Correct Values for T0 and S0

In this appendix we will show that the appropriate choices for the reference values T0 and S0 in Eqs. (4) and Eqs. (27) are the average values of temperature and salinity of the basin under consideration, in this case the Atlantic Ocean north of 30°S. Only then will the potential energy input of these fluxes into the Atlantic be correctly represented in our model.

We consider the evolution-equation for basin-integrated potential energy Eq. (14), the basin under consideration being the Atlantic north of 30°S. No a priori model constraints have been used in deriving this equation: the unspecified boundary buoyancy flux F contains the realistic advective flux at the 30°S section or its diffusive model equivalent, so the equation applies both to the Atlantic Ocean and to our model. When we split the vertical velocity w into the basin-averaged part w0 = 〈w〉 and a deviation w′, we can write the buoyancy production as
wBw0BwB
As the real ocean is not closed at 30°S and mass exchange takes place with the Southern Ocean, the net vertical transport w0 will not vanish. This means that in reality we have, besides the residual term 〈wB〉, a change in potential energy due to net vertical flow advecting the average buoyancy 〈B〉. In our model w0 is zero, as the model domain is closed. In order to make the buoyancy production in our model comparable to that in the real ocean, the term w0B〉 must vanish. The definition of B* = ρ0 [α(T* − T0) − β(S* − S0)] = ρ0αΔT(TλS) = B0B now shows that the correct choice for T0 and S0 is to take the basin-averaged values:only then do the diffusive fluxes in our 2D model represent the potential energy input of the real advective fluxes in a comparable way.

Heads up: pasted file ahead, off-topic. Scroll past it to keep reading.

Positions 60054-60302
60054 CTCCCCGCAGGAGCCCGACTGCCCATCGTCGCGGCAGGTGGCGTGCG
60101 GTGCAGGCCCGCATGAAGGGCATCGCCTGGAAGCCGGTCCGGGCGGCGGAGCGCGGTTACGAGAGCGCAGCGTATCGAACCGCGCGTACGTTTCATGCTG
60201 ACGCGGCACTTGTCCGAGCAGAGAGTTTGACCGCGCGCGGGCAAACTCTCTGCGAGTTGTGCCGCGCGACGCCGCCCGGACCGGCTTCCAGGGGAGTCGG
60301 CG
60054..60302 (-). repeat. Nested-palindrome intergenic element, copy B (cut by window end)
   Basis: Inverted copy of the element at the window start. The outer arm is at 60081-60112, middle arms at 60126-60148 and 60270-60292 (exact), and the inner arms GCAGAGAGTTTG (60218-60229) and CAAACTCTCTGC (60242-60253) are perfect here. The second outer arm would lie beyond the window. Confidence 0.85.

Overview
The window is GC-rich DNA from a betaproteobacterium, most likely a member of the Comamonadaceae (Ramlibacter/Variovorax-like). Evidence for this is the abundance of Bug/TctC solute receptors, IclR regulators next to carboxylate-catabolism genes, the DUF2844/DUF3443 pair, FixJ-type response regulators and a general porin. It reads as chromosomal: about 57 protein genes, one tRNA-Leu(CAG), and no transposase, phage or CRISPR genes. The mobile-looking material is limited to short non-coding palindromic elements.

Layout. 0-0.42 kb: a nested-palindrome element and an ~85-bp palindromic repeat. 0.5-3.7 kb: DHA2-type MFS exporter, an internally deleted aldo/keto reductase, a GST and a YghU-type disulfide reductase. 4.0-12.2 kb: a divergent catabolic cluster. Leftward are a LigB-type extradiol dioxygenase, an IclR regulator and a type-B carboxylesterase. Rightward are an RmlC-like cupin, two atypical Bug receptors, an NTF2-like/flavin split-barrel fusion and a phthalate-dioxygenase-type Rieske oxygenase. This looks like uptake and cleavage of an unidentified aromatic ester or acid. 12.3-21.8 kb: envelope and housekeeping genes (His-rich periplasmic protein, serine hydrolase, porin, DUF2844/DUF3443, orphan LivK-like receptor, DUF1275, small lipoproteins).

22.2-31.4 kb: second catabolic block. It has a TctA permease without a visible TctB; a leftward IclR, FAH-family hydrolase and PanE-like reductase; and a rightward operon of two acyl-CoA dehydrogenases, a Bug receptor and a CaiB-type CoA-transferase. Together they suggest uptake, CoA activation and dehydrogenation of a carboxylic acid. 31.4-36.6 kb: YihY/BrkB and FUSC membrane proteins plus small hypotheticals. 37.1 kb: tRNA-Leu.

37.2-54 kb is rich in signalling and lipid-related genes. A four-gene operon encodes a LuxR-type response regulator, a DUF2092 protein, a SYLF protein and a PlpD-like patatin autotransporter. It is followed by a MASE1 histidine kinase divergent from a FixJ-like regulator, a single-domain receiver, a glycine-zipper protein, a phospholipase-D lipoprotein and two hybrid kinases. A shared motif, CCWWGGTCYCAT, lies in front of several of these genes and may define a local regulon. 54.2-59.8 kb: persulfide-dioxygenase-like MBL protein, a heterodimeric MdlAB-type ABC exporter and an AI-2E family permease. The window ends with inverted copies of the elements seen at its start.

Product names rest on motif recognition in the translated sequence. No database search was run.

APPENDIX B

Potential Energy and the Basin-Integrated Value

The explicit appearance of the vertical coordinate z in the definition of potential energy, as well as in the boundary integral ) zF · n dΓ of Eq. (18), might give rise to some ambiguity about the invariance of the potential energy formulation with respect to the particular choice of the reference level. Obviously a potential energy U′(Δz) = −〈(z − Δz)B〉, which is defined with respect to a reference level Δz above the bottom, is ΔzB〉 larger than U, while the boundary integral) (z − Δz)F · n dΓ is an amount Δz ) F · n dΓ smaller. As the behavior of our system must be independent of the choice of reference level, the time evolutions of U and U′(Δz) are linked via
i1520-0485-29-9-2266-eb1
where I is the net boundary buoyancy flux (positive outward). In steady-state conditions, both dB〉/dt and I must evidently be zero. We can split the potential energy U into a basin-averaged part U0 = −〈z〉〈B〉 = −〈B〉/2 and a deviation Ũ = −〈z(B − 〈B〉)〉 = U + 〈B〉/2. The time evolution of U0 equals
i1520-0485-29-9-2266-eb2
and indicates that I/2 of the contribution of the boundary fluxes is used for increasing the background state U0. A change in this background potential energy, however, is not relevant from a dynamical point of view. One way to remove these changes is to consider the time evolution of Ũ rather than of U:
i1520-0485-29-9-2266-eb3
We note that Ũ is equal to the potential energy referenced to midlevel since U′(½) = −〈(z − ½)B〉 = U + 〈B〉/2 = Ũ. With this reference level, the background potential energy equals zero.